1. When Portugal joined
the EEC (we shall refer to it as the European Union, or EU,
from now on) in 1986, her agriculture had never previously
had to face external competition. The only exceptions to
this were the Port wine trade, which has been expanding on
the international market for over two centuries now, and
the cork and wood pulp industries.
Prior to EU membership, both external trade and internal
market mechanisms were controlled by state boards. One board
existed for each commodity - cereals, olive oil, wine, livestock
products, and so on. All imports and exports were subject
to authorisation by the appropriate board, though in practice
the latter - exports - were practically non-existent. It
must be stressed that this tradition of state intervention
in agricultural markets was not an outcome of the 1974 revolution,
but rather a legacy of Salazar's extreme-right government.
As a result of such protectionism, Portuguese agriculture
had never been forced to adjust structurally to compete on
an open market; and consequently it was very inefficient.
The prices of major commodities such as cereals, beef and
dairy products were higher than the corresponding prices
throughout the EU; average farm size was only about 5 hectares;
agricultural labour accounted for 23% of the nation's total
workforce; and the organisation and marketing structures
of farmers were extremely underdeveloped.
2. Membership of the EU therefore signified the first
real challenge to Portuguese agriculture - for it meant the
abolition of the state boards,
harmonisation of prices and the establishment, after a period of transition,
of free trade within EU territory. This transition period was to last for
ten years for most produce (two stages of five years each) and seven years
the less significant and less problematic areas (representing only 15% of
final production). For the former, Portugal was only obliged start harmonizing
and implement EU rules at the beginning of the second five-year stage, that
is in 1990/91.
But the challenges which Portuguese agriculture faced as
a result of EU membership were aggravated by a number of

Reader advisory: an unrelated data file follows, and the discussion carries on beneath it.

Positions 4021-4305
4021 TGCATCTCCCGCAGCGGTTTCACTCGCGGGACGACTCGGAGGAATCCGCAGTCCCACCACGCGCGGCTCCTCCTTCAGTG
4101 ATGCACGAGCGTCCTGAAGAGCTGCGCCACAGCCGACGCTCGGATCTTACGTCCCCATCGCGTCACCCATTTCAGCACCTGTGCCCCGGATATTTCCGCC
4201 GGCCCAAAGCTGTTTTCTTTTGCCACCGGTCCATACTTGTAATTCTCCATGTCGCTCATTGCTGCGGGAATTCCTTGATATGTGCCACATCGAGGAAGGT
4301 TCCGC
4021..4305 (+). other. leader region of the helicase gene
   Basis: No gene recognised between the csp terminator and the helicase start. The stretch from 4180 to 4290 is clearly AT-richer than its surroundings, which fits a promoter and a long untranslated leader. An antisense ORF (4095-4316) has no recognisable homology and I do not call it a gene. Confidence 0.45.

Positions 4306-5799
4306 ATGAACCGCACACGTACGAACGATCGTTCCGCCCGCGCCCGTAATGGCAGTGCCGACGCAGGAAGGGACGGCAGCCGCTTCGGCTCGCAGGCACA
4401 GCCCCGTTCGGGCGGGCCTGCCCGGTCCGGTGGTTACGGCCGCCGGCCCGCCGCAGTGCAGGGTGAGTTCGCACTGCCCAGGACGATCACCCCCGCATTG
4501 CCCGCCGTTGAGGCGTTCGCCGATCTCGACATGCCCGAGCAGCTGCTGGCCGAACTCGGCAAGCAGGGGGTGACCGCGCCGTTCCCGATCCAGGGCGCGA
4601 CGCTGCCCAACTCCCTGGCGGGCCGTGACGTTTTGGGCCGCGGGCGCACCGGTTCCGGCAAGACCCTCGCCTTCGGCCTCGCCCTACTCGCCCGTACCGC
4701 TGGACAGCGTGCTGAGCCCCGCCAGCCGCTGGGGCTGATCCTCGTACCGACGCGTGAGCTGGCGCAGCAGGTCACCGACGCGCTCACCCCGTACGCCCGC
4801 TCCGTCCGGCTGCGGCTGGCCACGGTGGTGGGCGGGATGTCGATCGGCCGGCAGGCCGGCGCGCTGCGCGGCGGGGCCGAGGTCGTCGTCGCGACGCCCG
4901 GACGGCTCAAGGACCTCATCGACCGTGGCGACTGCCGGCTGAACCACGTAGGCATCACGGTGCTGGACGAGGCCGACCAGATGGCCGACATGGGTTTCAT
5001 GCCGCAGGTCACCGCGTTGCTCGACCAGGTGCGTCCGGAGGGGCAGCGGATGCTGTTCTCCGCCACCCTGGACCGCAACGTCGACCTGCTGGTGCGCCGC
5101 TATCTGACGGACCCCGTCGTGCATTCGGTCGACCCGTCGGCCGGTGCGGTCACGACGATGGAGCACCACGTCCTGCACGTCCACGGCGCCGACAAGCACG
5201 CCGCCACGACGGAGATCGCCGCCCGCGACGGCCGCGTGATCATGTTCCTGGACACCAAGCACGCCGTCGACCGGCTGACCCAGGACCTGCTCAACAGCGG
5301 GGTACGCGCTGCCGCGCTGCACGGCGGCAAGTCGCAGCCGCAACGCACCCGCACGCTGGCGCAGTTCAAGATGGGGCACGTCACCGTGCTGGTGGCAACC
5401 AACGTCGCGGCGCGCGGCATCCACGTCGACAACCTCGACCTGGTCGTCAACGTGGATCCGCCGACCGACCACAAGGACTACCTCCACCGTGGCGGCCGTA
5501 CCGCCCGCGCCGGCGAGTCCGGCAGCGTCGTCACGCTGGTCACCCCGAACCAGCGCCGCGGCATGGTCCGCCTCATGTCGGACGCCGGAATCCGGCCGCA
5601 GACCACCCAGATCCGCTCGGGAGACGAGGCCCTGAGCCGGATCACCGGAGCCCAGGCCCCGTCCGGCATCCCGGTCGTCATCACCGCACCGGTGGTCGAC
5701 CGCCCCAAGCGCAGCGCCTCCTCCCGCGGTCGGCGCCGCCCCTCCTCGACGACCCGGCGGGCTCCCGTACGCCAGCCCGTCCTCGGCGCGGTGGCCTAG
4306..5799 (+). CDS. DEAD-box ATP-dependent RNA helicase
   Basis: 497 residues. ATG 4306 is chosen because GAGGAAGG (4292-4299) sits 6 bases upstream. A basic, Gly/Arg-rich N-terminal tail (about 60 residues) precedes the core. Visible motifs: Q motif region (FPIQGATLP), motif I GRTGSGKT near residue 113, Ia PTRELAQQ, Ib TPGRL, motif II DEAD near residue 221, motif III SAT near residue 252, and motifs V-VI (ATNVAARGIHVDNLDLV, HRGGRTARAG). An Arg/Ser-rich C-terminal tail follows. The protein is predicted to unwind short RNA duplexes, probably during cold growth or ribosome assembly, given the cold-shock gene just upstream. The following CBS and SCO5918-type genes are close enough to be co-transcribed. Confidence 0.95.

other factors, such as the continued decrease in EU prices
which led to the 1992 CAP reform, and the implementation
of the single market in 1993 which implied the overnight
elimination of all existing transition arrangements and the
reduction of the second stage of the transition period to
two and a half years. For a sector so accustomed to protectionism,
such a sequence of events was a shock therapy, which almost
killed the patient. As a result of price adjustments and
the abolition of border tariffs, farmer income per labor
unit decreased by 40% between 1991 and 1993. In spite of
all the tribulations which EU membership has brought with
it, however, the fact is that Portuguese agriculture has
been able to adjust to the new economic framework.
shock it has been recovering little by little, in such
a way that it experienced an annual average increase
of 4,5% between 1988/90 and 1998/2000, wile the equivalent
rate for the agricultural added value was 2,4% in the same
To gain a more precise idea of such changes, it should
be noted that total labour units in agriculture fell from
than 1.1 million in 1980 (29% of the country's total workforce)
to 806 000 in 1990 (18%), 520 000 in 1993 (12%) and 408.000
(10%) in 1999. In the same period, the total number of
farms has fallen from 823 000 in 1980 to 380.000 at present.
other words, in the last twenty years the agricultural
workforce has decreased by 63%, while the total number of